Legal threat over Virgin Trains East Coast rail franchise
The transport secretary is being threatened with legal action if firms running East Coast mainline trains are allowed to bid for future contracts.
Stagecoach and Virgin were told they could exit the Virgin Trains East Coast franchise three years early after reporting losses.
Renationalisation group Bring Back British Rail wants "action to stop this happening again".
Chris Grayling's office said there was "no basis for legal action".
"Virgin Stagecoach have met all of their financial commitments as set out in the East Coast franchise agreements," a Department for Transport spokesman said.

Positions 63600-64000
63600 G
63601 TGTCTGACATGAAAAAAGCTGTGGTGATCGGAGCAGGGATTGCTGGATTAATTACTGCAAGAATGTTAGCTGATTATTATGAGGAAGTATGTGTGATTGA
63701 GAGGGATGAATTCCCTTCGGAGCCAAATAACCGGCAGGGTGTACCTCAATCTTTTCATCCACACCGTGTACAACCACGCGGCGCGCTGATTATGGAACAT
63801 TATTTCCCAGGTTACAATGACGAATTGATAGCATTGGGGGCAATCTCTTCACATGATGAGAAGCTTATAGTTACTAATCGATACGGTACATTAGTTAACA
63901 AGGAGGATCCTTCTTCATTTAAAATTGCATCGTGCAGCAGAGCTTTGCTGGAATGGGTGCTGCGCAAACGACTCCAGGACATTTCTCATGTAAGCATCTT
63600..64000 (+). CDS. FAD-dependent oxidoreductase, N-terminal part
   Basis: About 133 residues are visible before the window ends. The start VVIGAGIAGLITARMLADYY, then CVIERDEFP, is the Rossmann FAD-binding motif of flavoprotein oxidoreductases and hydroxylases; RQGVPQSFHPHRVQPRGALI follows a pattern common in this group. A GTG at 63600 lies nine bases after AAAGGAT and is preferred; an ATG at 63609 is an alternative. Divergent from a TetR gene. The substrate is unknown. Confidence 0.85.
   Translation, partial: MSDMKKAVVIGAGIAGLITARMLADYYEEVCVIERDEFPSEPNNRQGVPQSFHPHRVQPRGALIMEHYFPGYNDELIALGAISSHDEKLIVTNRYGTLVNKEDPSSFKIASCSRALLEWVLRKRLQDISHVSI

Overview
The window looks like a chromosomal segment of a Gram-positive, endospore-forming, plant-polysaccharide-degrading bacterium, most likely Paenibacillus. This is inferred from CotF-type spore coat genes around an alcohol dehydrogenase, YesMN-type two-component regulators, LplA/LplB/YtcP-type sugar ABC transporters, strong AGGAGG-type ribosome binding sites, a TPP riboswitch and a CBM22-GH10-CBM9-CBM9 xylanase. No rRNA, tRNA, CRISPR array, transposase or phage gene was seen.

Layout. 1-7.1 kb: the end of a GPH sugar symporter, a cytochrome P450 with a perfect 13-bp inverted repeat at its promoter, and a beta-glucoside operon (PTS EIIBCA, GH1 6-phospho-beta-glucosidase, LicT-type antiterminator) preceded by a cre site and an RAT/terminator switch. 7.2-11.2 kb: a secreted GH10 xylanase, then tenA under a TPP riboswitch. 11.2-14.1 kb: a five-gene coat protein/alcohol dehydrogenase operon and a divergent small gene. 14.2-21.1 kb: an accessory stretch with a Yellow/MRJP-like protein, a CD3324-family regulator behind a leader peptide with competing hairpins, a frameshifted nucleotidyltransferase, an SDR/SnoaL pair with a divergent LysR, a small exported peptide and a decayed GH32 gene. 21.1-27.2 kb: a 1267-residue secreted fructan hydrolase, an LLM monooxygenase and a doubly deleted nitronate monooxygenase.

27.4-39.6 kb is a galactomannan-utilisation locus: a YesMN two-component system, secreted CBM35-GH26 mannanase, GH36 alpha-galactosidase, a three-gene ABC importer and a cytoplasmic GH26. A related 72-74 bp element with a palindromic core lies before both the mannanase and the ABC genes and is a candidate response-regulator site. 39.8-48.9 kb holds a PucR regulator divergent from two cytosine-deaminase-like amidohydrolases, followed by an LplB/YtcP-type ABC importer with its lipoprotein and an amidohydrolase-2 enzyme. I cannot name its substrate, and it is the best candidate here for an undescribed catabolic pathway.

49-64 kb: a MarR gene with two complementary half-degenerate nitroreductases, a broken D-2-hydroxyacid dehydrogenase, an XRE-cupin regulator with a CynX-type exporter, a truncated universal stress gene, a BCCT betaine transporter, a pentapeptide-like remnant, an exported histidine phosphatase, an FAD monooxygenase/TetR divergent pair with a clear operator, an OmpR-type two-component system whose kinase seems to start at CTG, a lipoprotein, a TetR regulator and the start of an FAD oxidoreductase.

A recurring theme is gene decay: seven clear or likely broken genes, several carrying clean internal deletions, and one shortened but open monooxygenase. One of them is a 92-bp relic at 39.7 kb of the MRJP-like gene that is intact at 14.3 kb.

Bring Back British Rail's solicitor said it would have "no option but to seek the court's intervention" if Mr Grayling refuses to stop Stagecoach and Virgin from bidding for more rail franchises.
Ellie Harrison, from the campaign group, said: "The current Virgin Trains East Coast franchise has failed within three years yet the Secretary of State for Transport Chris Grayling is allowing its operators, Stagecoach and Virgin, to simply walk away, free to bid for rail franchises again."
The joint venture between Stagecoach (90%) and Virgin (10%) runs trains between London King's Cross and Edinburgh.
Stagecoach had reported losses on the line and in February Mr Grayling told MPs it had "got its numbers wrong" and had "overbid".
Labour called the decision to allow the companies to withdraw early a "bailout".